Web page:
A major structural overhaul of ten Downing Street -- and also of numbers 11 and 12 -- is recommended in a report to the Prime Minister.
C.U. No.10. DOOR OPENING AND CLOSING.
L.S. FRONT-PANNING UP TO ROOF.
PAN FROM TOP TO BOTTOM OF GARDENS.
HISTORICAL STEPS INTO GARDEN.
C.U. WINDOWS AT THE BACK.
G.V. BACK OF GARDEN.
Initials fhh M.R./P.B.
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Background: A major structural overhaul of ten Downing Street -- and also of numbers 11 and 12 -- is recommended in a report to the Prime Minister. The cost -- about four hundred thousand pounds. The condition of the three houses, the report says, is "disturbing". There's no guarantee that walls might not collapse and there's a danger of fire. Downing Street....as it once was. Someone writing 200 years ago described it as a pretty open place, with houses "fit for persons of honour and quality."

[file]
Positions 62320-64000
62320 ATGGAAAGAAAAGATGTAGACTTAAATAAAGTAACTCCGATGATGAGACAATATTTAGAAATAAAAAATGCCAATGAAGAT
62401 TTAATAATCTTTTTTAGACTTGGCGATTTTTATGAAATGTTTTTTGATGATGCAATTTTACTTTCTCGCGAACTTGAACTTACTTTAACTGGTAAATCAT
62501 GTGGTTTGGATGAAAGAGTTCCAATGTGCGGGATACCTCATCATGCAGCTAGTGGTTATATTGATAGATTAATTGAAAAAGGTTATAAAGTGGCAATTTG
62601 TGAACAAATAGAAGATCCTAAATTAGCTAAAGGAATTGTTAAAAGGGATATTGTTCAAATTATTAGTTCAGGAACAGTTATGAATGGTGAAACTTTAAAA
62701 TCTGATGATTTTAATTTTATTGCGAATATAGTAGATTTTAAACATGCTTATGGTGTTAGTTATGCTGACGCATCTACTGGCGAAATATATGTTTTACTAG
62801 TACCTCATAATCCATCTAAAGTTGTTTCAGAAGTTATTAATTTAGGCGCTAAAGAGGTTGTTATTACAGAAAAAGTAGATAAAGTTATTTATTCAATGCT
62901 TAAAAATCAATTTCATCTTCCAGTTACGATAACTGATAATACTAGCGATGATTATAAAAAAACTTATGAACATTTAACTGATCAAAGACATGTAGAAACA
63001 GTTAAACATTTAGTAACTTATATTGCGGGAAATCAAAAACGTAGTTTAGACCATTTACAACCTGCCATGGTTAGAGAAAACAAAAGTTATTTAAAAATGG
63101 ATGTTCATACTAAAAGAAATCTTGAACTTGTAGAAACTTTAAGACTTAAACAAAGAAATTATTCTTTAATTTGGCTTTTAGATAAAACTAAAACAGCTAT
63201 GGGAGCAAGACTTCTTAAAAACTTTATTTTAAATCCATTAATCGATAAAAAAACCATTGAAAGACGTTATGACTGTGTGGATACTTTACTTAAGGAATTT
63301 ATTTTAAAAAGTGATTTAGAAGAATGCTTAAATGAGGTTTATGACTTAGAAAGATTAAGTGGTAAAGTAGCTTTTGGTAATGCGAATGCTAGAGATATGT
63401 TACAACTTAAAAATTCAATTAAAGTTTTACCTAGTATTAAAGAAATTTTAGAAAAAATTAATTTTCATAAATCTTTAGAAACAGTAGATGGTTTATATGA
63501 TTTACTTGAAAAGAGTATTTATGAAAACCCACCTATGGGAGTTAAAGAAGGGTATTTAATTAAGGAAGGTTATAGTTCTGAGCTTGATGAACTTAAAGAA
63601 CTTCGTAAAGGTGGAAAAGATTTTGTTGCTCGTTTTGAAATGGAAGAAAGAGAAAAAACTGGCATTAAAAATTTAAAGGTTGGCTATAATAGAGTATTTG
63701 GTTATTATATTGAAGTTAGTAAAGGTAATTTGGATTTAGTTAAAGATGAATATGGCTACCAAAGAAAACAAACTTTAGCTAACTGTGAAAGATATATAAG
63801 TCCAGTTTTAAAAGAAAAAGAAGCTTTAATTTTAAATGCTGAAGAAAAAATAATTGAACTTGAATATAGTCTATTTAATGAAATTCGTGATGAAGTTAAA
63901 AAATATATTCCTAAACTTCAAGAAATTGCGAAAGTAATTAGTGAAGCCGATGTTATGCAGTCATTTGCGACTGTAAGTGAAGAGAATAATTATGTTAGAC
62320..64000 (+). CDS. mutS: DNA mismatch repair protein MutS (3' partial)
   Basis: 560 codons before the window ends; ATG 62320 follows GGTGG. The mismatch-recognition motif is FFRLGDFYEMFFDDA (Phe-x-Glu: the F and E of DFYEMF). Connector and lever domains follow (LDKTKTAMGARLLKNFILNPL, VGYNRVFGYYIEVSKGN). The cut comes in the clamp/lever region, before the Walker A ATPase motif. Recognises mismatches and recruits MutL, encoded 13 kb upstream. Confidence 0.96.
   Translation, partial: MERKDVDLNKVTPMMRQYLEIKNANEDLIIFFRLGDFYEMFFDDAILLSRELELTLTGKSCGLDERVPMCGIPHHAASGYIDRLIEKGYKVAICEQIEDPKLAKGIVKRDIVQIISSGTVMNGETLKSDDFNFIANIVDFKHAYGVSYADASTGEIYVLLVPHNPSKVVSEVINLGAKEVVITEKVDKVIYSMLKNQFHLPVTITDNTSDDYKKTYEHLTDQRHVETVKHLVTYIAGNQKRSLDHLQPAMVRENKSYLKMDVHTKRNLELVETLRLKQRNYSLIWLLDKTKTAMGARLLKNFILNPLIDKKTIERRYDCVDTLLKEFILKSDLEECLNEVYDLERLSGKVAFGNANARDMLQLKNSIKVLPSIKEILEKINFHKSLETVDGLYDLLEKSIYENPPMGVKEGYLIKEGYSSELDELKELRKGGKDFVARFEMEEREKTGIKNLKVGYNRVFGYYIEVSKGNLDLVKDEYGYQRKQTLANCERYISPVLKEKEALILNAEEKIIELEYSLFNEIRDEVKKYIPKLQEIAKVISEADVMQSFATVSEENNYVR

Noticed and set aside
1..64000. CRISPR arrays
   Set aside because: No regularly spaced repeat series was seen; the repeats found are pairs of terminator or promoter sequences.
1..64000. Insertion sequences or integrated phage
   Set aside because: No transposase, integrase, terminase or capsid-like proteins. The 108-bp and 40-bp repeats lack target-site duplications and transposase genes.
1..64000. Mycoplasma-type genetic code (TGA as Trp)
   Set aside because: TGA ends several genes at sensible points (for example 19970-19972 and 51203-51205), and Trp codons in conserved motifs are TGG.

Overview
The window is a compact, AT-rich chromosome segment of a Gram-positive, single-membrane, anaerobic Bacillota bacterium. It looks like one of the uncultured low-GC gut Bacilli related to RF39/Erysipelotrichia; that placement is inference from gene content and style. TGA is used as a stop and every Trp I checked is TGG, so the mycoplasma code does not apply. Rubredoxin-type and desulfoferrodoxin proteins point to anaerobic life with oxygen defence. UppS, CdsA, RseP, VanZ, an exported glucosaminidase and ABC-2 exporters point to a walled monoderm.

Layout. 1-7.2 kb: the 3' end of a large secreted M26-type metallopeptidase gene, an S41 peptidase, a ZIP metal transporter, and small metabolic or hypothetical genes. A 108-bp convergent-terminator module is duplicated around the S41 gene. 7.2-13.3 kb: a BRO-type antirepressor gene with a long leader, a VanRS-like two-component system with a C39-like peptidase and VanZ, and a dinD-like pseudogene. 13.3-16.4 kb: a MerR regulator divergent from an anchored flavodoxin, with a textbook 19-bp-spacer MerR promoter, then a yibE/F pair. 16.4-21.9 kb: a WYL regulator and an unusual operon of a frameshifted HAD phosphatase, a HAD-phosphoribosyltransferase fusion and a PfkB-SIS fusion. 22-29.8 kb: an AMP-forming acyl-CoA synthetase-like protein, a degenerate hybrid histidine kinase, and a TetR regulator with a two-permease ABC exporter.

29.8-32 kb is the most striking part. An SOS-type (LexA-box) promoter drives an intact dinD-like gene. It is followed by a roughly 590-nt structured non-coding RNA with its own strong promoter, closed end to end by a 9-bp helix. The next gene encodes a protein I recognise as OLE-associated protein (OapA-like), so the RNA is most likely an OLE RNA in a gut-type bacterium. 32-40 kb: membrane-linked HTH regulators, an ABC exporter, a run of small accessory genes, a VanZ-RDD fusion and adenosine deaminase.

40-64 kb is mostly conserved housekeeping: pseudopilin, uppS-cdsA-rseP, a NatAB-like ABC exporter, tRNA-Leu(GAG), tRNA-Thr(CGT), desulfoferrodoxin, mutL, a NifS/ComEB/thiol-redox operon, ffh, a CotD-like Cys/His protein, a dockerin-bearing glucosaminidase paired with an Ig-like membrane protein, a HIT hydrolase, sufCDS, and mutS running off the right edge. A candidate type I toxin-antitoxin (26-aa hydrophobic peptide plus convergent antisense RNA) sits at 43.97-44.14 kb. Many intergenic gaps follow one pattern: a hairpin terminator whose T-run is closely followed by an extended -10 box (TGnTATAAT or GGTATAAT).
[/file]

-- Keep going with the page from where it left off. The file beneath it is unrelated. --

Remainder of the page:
Sir Robert Walpole was the first Prime Minister to move into number 10. He lived there as First Lord of the Treasury -- officially there wasn't such a title as Prime Minister until 1905. About its worth as a desirable residence, our Prime Ministers have had many views. Sir Winston Churchill once said Downing Street consisted of houses, "old, khaky, and lightly built by the profiteering contractor whose name they bear."
But the garden out at the back has witnessed many historical gatherings. Now the house itself is going to need some very extensive repairs.